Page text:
To accompany the new female empowerment revolution and to showcase their new fashion sense, women gave up their long hairstyles in favor of short bobs that were so popular in the ‘20s. What entered the scene was the embellished headpiece, an element that women held dearly during the following decades. These emphasized their femininity and sense of style like nothing else before.
But what stirred the bridal fashion waters in the ‘20s was the Juliet Cap Veil, a veil tightly placed on the bride’s head, flowing in a natural fashion.
The 1930s and 1940s
In the ‘30s, at the beginning of the Great Depression, brides returned to wearing the nicest dress in the wardrobe on the most important day in their lives. Needless to say, weddings weren’t as important as in the past during these times.
The ‘40s came with some big changes, together with the beginning of the Second World War. But, brides still rocked their hourglass figures in fitted gowns. Made in satin and showing long sleeves, the gowns have never been classier and trendier until these times. But once again, when times got harder, brides returned to the best items in their wardrobes. The war and fabric shortage, shotgun weddings, all these prevented brides to enjoy the dress style and cut they would have in the last decades.
But, as the war ended and the western world became more affluent and industrialized than ever before, the bridal dress regained its well-deserved place under the spotlight. The new bridal look promoted by Dior won women’s hearts. Each of them was dreaming about that tight-fitting bodice and full skirt, the well-defined waist, and precious fabrics.
The 1960s and 1970s
The ‘60s came with fun and playful bridal attire designs and styles. Wedding dress fashion now became more of a personal style statement. This is one of the reasons you will see so many different styles. From swinging cuts to straight ones, to miniskirts and ball shapes, the sixties have everything, for everybody.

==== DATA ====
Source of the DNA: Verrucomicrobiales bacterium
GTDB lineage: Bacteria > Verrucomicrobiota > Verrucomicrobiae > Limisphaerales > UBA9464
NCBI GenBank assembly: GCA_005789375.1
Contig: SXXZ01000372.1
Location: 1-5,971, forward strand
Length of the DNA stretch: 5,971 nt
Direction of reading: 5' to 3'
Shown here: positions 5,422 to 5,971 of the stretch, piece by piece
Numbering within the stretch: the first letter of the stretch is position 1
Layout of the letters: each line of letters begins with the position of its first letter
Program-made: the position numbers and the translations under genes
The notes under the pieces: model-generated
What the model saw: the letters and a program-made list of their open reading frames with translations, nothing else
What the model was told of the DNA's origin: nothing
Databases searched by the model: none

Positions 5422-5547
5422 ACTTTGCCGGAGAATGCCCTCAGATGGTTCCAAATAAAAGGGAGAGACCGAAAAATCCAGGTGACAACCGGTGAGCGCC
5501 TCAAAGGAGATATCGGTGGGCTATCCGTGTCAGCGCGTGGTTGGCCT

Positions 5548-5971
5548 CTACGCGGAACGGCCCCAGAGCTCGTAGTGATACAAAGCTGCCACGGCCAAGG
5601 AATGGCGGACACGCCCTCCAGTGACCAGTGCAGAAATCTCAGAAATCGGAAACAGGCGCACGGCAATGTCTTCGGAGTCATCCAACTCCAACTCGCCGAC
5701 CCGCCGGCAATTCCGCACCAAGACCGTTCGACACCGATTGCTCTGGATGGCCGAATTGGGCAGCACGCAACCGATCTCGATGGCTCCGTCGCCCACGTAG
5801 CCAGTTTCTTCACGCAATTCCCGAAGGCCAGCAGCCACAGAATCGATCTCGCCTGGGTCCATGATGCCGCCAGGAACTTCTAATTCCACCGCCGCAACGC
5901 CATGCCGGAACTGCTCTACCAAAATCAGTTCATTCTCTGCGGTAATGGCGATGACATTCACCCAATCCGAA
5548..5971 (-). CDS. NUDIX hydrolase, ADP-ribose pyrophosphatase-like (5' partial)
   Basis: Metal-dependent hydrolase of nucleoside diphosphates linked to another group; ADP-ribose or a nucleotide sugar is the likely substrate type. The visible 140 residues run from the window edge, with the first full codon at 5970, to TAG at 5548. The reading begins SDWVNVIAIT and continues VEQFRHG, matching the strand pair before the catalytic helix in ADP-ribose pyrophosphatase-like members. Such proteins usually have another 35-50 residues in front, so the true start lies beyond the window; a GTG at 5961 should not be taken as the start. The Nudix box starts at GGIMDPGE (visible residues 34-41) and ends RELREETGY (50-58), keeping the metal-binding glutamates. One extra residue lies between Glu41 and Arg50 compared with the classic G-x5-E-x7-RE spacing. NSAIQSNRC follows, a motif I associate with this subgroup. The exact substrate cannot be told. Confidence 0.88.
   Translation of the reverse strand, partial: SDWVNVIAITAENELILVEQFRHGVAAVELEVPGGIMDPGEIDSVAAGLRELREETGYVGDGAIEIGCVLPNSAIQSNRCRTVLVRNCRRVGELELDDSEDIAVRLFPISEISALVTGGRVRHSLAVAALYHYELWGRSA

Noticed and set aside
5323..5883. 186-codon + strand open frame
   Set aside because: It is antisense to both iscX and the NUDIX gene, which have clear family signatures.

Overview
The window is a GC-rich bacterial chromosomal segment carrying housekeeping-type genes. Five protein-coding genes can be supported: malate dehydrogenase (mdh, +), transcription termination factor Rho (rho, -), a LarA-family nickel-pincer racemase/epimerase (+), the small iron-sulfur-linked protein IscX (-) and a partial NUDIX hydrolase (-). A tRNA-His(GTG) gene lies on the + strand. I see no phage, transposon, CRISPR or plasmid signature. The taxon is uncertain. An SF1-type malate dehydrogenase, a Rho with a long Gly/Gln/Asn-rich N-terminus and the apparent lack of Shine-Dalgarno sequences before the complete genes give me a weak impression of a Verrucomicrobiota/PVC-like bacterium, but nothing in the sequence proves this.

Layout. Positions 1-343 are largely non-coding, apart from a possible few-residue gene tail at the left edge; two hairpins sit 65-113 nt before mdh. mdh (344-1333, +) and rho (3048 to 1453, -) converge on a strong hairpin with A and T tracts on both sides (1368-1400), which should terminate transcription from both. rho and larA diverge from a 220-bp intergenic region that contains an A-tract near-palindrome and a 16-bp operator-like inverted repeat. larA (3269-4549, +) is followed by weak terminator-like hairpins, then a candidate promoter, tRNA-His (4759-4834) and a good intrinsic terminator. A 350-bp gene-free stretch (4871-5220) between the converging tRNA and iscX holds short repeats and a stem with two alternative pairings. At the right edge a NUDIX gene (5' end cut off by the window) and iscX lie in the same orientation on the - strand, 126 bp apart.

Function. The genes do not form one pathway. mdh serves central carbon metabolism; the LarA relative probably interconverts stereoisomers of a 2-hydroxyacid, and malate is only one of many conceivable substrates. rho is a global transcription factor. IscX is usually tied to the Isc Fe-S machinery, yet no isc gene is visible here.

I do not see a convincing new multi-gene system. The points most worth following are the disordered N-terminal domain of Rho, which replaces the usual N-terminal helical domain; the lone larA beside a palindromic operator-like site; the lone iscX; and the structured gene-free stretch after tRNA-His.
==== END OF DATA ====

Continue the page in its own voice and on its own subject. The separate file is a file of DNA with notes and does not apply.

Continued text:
In the ‘70s, dresses started to resemble what we know today, more and more. And – fortunately for desperate women all over the world – grooms started to coordinate their outfits with the love of their lives. What we can identify as the trademark of this decade in terms of wedding gowns was the boho-chic, hippie gown.
The modern age of wedding dresses
In the eighties, any sort of fashion restriction disappeared. And brides took full advantage. Puffy dresses and tiaras were the rules, and all women were dreaming to get wedded in a similar article. The ‘90s were marked by a swing towards simpler designs and simpler events. These events became minimal affairs.
In the 2000s, we witness a complete wedding revolution. The events are becoming more personal, the attire reflects the bride’s personality more and more. Strapless items decorated with intricate embroidery and decorations were staples for women all over the world.